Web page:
’Tis the season for family and feasting, but in a borough full of so many rich cultural and culinary traditions, it’s difficult to sample them all when you’re spending time with your own loved ones. But never fear: Fish and fresh seafood are everywhere. That’s why we spoke with three local chefs who are blending holiday traditions with year-round celebrations, and discussed what it is about fish that resonates across the globe.
Known for their red sauce, a homemade marinara made in the restaurant’s basement kitchen, Michael’s of Brooklyn is also beloved among generations of Italian-American families for their traditional recipes featuring fresh seafood, chicken, veal and pasta. They’re so popular and trusted that the 63-year-old Midwood restaurant is even open on holidays. Reservations for this year’s Christmas Eve dinner sold out before autumn even got under way.
Those lucky enough to have secured their seats dine on Michael’s version of Italians’ famed “Feast of the Seven Fishes,” a meal that can actually serve any number of fish, not just seven. “There is lobster tail, shrimp, scallops, calamari, clams, mussels and pulpo, all in a fra diavolo sauce over linguini,” said third-generation owner Michael Cacace of the platter, which is a supersize version of their Fisherman’s Platter, available on their regular menu with only five types of fish.
At home, Cacace always prepares fried baccalà (dried salted cod) usually as a salad, cold with celery, olives, red cabbage leaves, extra virgin olive oil, mint, salt and pepper, and lemon. “But old-school families eat capitone (eel) usually affogato style, stewed with wine and basil,” he said. For dessert, it’s struffoli fried dough balls in honey, “and always panettone,” a holiday sweet bread.
When Yom Kippur rolls around every fall, the Shelsky’s of Brooklyn storefront on Court Street in Carroll Gardens is always hopping because, as owner Peter Shelsky puts it, “fish is huge” for the Jewish new year. “Nova, lox, pickled herring, whitefish salad” — these all fly out of the chilled deli cases at this time of year, even more so than usual because “these are things that Ashkenazi Jews eat to break the fast.”
Shelsky grew up on this, seeing his grandmother prepare the fish on the Lower East Side. The fish he misses most from his childhood? “Chubs,” a freshwater carp, he said without hesitation. “But they’re not around anymore. Now it’s cisco.” Both, which are tasty smoked, come from Michigan’s Great Lakes area.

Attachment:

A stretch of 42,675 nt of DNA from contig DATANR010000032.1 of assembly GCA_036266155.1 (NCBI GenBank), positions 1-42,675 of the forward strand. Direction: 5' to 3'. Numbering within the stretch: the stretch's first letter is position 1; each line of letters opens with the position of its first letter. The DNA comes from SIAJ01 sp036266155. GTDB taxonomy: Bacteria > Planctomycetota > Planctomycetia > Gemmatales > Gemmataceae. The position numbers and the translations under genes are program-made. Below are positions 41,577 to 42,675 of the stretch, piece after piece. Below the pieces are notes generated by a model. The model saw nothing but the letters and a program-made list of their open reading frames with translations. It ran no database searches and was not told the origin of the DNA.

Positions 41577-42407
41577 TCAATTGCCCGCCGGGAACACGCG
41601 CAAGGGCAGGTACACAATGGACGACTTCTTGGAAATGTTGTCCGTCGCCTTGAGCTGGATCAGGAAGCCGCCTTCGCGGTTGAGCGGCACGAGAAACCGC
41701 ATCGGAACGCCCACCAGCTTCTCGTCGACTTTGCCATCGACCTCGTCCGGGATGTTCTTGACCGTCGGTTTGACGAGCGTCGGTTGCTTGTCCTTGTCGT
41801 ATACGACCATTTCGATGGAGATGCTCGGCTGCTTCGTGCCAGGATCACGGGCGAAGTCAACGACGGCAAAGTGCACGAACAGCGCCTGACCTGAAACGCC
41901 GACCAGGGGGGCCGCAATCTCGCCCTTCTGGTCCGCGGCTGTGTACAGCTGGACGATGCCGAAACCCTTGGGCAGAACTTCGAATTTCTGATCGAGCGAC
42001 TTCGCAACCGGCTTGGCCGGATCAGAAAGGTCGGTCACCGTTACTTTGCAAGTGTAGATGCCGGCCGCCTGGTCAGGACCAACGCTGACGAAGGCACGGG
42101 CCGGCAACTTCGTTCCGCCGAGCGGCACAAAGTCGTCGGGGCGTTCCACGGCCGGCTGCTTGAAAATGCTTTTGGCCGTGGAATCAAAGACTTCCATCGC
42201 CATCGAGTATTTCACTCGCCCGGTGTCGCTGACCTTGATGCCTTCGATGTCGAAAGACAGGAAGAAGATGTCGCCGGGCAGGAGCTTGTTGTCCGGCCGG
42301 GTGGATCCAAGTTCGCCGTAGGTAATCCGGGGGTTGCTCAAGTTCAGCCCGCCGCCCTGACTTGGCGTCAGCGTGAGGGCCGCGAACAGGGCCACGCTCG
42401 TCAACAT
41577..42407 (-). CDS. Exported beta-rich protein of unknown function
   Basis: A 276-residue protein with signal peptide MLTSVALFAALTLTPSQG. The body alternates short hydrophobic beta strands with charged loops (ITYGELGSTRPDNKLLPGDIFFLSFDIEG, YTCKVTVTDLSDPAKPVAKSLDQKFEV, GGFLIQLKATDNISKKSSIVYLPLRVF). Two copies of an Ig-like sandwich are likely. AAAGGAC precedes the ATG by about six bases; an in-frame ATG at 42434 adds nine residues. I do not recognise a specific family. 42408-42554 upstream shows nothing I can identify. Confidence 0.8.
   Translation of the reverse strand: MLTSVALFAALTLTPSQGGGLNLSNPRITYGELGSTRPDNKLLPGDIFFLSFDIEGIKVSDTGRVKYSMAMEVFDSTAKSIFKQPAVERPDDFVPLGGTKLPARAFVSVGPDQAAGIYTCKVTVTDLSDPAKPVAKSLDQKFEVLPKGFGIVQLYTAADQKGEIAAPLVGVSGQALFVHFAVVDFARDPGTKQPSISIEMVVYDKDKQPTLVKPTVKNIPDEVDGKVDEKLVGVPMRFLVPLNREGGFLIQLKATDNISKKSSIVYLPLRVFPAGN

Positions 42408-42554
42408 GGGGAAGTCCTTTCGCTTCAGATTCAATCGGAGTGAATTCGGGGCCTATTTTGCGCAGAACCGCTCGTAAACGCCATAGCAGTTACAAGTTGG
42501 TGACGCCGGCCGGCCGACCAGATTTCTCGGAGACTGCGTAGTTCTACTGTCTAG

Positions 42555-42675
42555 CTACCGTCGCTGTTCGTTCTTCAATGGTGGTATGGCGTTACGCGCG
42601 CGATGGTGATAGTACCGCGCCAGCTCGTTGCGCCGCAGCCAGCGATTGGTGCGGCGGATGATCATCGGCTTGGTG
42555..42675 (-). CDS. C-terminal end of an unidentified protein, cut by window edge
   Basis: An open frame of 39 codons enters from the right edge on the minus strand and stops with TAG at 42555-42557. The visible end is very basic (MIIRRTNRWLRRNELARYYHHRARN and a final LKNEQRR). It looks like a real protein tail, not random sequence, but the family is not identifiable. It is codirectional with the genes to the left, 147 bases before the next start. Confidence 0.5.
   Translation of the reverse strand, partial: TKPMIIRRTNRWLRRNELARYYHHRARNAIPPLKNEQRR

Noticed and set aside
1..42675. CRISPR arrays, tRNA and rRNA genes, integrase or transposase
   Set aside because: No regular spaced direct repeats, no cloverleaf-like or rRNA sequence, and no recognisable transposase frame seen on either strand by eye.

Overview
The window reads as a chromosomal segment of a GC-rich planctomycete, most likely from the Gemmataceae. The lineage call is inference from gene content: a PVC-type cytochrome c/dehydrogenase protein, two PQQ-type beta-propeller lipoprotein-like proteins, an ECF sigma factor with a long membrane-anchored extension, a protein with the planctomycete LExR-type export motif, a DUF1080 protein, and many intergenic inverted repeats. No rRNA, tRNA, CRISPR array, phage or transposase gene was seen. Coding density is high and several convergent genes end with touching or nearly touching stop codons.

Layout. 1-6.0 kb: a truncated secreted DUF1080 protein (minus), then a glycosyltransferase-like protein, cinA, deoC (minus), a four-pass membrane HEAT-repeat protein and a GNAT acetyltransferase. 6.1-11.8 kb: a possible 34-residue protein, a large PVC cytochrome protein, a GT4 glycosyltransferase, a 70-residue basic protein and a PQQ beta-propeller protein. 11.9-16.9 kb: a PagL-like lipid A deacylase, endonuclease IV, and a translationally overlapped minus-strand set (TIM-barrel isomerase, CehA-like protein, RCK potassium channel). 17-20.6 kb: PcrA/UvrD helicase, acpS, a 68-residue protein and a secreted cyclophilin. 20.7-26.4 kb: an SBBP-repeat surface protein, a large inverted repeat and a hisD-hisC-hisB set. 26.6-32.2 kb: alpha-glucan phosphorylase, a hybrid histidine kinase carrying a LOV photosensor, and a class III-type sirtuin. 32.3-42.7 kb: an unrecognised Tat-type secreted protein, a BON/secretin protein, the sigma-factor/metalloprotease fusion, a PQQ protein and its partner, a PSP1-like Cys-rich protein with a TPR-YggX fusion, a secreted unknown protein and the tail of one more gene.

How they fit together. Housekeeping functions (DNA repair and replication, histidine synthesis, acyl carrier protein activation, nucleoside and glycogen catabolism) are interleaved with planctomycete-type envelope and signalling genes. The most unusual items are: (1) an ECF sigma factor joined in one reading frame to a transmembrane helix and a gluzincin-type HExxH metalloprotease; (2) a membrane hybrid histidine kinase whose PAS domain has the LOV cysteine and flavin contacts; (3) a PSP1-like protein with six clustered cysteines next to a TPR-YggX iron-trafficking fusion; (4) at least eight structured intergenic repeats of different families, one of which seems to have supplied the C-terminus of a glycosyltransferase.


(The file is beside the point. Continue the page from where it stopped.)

Different holidays call for different fishes, too: “Christmas is wildly busy for Jews and non-Jews, with higher-end sturgeon, caviar, and wild salmon,” Shelsky added. For his own table, though, it’s all about the cold-smoked nova, sable, whitefish salad, kippered salmon hot smoked over wood and pickled herring with cream sauce.
“What we sell here is nostalgia,” he explained. “The smell is what reminds every Jewish New Yorker of childhood. It’s the immigrant story — because you’re poor, everything is made to last longer: smoked, cured and smoked. This food, which lots of people call Jewish food, has become New York food.”
In both Chinese and Vietnamese cultures, a whole steamed fish with scallions and ginger is a must on the dinner table for any celebration. “Fish represents abundance, extra — it is similar to the word in Chinese for abundance,” explained Lien Lin, who owns and runs Bricolage, an almost three-year-old Vietnamese gastropub in Park Slope, along with her husband, fellow chef Edward Lin. “It’s always been a symbol. Growing up, my dad had a fish tank, and there had to be a certain number of koi and one black fish.”
“I’m the first generation here in America, so my parents are super old-school and the whole fish is very traditional,” she added, noting that at their restaurant, they keep to the tradition of fresh, seasonal fish, whether in their Cha Ca La Vong seared cod, famous in Hanoi, Vietnam, or their stuffed whole grilled fish with basil, ginger and herbs.
Fresh is a lesson that transcends generations, as Ed explained. “When we visit her parents or grandparents, we always bring a fish. If you can get it alive, even better.” Whether it’s catfish, bass or another type, you’d pick it at the market, where the worker would “grab it, whack it, clean it, and you take it home,” he said. “You learn early on that’s the way it has to be. Frozen fish steaks weren’t even a thing. And you don’t even do much to it. You let the fish sing.”